As the leader of the Minks, Nikki Barber is living the rock ’n’ roll life every day. It’s a path she began following when she was just 14 years old and was struck by a common but profound musical epiphany.
“Right when I started high school my friend Levi Landis opened an event space [in her hometown of Gettysburg, Pennsylvania] for bands to play,” Barber says. “I had always loved rock ’n’ roll. My dad was a big music fan and we would go to shows in Philly, but it wasn’t until I started going to those local shows that I realized I could do it, too.”
I-can-do-it-myself revelations have launched rock ’n’ roll careers from the moment of Elvis’ first hip-shake on stage, but as Barber found out, a local, DIY scene nurturing that sudden, powerful realization can make all the difference.
“Levi had a makeshift recording studio, and me and my friends were all making tapes and sharing them. The event space and studio shut down right about the time I graduated from high school, so it only lasted four years, but it was a pivotal time for me.”
Barber first fell in love with performing through dance, an interest that also inspired a love for costuming and design. After graduating high school, she pursued her passion for fashion by earning a degree from the Academy of Art University and her love of music by forming the band Static Trees with fellow Gettysburgian Dylan Whitlow. After establishing themselves on the Keystone State’s indie rock touring circuit, the group headed south in 2011 to record the EP, Necessary Risks in Nashville.
“I loved my home town but I wanted to get out, travel, and live somewhere else,” Barber says. “I fell in love with Nashville, and Dylan and I moved here in 2012, but I didn’t come with a plan for how long I was going to stay.”
By 2014, Static Trees had run its course. After the break-up of the band, Whitlow joined local rockers the Blackfoot Gypsies, while Barber pursued other paths, including Electric Thread, a custom stage wear and design business she launched with fellow designer Liz Earle.
“Everyone kept asking me what I was going to do next with my music,” Barber says, “but I didn’t want to do something just to be doing something. I took some time for myself and learned to play guitar better and worked on writing songs. I cut some of the bullshit out of my life and tried to grow up a bit. Nashville is a tough city. You have to bring your best to make people
Barber’s return to the stage was precipitated by a phone call from an old friend from the Pennsylvania touring circuit. “Ron Gallo called me and said his band was coming to Nashville to play a show, and did I want to open for him,” Barber says. “I said sure, got off the phone, and said, ‘Shit. I gotta find a band.’”
Pulling together several friends, Barber formed the Minks, for what she thought was one show. “I just wanted to play and prove to myself that I could get back into it, but it was so fun, we kept playing,” she says. “It’s been a revolving cast since day one. I call it a rock ’n’ roll circus — you don’t know what line-up you’re going to get, but it’s going to be fun.”
With her many friends in the Nashville music scene, Barber guided the Minks to an increasing number of live appearances and the self-released Sweet Talk EP in 2016. The steadiest line-up eventually coalesced to include Jamie Timm on guitar, Joe Bisirri on bass, Houston Matthews on drums, and Barber on guitar and lead vocals. With Bisirri as recording engineer, it was this line-up that cut the 10 tracks that make up Light and Sweet, the band’s forthcoming full-length debut on Cafe Rooster Records.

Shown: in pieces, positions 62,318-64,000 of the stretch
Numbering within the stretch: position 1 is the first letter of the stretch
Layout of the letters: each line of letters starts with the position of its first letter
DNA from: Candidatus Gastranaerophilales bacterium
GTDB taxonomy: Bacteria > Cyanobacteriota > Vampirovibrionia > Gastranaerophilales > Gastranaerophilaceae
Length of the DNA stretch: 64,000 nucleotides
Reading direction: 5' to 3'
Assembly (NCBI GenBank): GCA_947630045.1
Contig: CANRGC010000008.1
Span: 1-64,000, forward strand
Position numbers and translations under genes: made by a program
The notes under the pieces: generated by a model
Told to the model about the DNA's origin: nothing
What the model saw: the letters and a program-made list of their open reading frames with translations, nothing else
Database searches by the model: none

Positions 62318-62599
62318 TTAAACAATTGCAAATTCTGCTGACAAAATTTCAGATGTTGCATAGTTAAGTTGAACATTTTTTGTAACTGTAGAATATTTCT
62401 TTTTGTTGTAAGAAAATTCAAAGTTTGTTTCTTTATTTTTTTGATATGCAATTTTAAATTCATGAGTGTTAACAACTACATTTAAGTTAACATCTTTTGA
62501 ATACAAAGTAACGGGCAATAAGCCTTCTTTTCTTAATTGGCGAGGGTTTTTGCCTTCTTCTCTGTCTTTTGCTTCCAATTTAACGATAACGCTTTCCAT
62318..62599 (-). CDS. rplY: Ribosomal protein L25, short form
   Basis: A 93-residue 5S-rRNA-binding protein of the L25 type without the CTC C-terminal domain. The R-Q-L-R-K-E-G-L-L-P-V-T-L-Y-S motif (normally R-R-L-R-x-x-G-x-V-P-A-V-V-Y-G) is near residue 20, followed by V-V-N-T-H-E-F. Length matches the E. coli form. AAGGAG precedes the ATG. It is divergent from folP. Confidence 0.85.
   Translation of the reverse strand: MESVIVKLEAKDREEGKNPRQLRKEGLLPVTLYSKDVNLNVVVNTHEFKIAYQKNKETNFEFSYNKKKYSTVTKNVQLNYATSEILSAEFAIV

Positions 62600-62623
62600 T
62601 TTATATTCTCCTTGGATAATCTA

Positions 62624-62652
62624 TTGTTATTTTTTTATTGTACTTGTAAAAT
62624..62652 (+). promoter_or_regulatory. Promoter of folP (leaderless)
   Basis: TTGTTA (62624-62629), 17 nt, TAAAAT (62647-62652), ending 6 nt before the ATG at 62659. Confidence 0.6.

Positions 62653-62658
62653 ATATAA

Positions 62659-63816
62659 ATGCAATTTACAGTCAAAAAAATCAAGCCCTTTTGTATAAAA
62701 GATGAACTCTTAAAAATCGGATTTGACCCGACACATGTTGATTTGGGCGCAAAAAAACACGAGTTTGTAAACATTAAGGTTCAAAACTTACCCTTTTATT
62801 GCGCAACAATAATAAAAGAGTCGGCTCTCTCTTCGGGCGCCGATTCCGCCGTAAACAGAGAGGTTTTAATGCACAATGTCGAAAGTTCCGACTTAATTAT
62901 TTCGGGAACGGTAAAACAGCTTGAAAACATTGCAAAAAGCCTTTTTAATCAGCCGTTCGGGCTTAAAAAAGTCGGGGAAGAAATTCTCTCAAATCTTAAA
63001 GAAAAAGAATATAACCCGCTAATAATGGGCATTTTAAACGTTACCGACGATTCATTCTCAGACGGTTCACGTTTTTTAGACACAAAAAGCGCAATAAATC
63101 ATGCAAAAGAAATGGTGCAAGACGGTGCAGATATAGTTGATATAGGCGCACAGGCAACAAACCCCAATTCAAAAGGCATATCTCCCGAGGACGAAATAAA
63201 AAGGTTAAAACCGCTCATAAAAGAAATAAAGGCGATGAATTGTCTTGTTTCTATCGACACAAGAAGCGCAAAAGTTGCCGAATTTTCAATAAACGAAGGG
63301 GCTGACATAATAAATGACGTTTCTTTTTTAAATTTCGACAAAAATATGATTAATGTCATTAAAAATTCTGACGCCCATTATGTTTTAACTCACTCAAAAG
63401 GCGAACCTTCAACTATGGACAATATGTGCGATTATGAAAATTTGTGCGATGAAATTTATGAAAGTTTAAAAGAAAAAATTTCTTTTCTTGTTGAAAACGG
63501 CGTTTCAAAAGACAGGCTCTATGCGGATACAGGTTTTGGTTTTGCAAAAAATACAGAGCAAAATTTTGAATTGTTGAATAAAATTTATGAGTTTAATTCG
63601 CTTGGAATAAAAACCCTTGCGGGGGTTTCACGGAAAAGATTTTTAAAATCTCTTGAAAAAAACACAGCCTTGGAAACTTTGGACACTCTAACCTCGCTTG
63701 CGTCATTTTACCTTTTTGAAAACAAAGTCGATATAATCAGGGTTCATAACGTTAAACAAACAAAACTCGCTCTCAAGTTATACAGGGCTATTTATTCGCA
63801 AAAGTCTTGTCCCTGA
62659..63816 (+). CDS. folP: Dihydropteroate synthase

“We wanted a full package to show people what we could do on our own,” Barber says. “It was all recorded and mastered, and my friend Bridgette Aikens shot the cover before I pitched it to Brian Wright and Sally Jaye for Cafe Rooster Records. They were looking for a rock ’n’ roll act, so we sat down in their backyard and talked about joining in their little collective. It felt like the right fit.”
Kicking off with the hard rock anti-depressive rocker “I’m Okay,” Light and Sweet powers through 10 tracks of “psychedelic-bloos.” With its mix of grungy garage riffs and self-revelatory lyrical defiance, it invokes the spirit of the early Patti Smith Group, but Barber never stumbles over the rocks of inspiration as she blazes through her vision of no-bullshit rawk for the 21st century.
“I never really wanted to be a singer-songwriter. I always wanted to have a band, a group of friends to have fun with, travel, and make music together,” Barber says. “I think being in a band stemmed from my own desire to build a community and share our music.”
Barber’s dedication to community and the DIY ethic extends beyond the music to every aspect of the Minks. In addition to designing and sewing clothes for herself and band members, her personal touch extends to the band’s merch and even the limited-edition, lathe-cut singles, manufactured by local, custom record cutters Groove Family Records, that have presaged the release of
The personal curation of the band’s image, marketing, and merch isn’t a conceited hipsterish-maker culture choice. It’s drawn from that same DIY inspiration that supercharged her 14 years ago. It’s a faith that great rock’n’roll will always find its audience if the people who make the music work hard enough and the people who love music simply come together.
“Just being able to make music for a living is the dream now,” she says. “By yourself you may not have the power, but working with others you can do it. People still want to come to shows to hear music, feel the energy, and leave a little sweaty at the end of the night.”
Preorder Light and Sweet at theminksband.com and see The Minks live at the High Watt on Friday, Sept. 20